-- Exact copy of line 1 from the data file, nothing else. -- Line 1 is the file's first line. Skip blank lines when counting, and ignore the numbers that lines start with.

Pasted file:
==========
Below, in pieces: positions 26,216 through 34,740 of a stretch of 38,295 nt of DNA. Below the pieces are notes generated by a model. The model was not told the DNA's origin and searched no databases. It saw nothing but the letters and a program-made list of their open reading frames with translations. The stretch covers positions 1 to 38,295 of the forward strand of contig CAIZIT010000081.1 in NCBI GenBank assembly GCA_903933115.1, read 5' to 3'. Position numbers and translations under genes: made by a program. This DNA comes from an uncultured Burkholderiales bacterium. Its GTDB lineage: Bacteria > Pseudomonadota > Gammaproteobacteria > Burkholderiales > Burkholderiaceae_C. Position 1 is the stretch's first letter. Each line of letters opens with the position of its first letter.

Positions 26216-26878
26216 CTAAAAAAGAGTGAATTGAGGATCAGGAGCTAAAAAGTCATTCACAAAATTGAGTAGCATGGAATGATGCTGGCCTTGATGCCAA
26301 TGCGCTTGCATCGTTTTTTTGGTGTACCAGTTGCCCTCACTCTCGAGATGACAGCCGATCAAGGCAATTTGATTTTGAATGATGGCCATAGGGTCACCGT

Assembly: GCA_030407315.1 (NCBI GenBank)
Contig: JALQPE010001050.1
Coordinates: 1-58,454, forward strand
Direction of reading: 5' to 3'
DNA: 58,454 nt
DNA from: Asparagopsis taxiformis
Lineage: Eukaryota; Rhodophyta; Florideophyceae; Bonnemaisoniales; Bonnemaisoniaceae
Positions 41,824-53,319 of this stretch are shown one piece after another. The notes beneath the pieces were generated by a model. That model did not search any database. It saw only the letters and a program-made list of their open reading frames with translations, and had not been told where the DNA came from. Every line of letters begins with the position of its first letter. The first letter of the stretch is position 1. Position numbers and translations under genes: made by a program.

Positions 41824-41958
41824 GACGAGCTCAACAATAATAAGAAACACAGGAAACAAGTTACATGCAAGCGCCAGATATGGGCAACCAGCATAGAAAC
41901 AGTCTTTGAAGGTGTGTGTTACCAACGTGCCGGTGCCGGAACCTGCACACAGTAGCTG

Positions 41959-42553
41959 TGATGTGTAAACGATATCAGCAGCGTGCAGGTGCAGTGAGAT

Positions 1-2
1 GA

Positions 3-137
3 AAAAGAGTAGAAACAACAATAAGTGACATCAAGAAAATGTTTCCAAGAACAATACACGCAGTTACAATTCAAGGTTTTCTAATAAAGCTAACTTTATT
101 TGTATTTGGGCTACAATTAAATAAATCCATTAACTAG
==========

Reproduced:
Below, in pieces: positions 26,216 through 34,740 of a stretch of 38,295 nt of DNA. Below the pieces are notes generated by a model. The model was not told the DNA's origin and searched no databases. It saw nothing but the letters and a program-made list of their open reading frames with translations. The stretch covers positions 1 to 38,295 of the forward strand of contig CAIZIT010000081.1 in NCBI GenBank assembly GCA_903933115.1, read 5' to 3'. Position numbers and translations under genes: made by a program. This DNA comes from an uncultured Burkholderiales bacterium. Its GTDB lineage: Bacteria > Pseudomonadota > Gammaproteobacteria > Burkholderiales > Burkholderiaceae_C. Position 1 is the stretch's first letter. Each line of letters opens with the position of its first letter.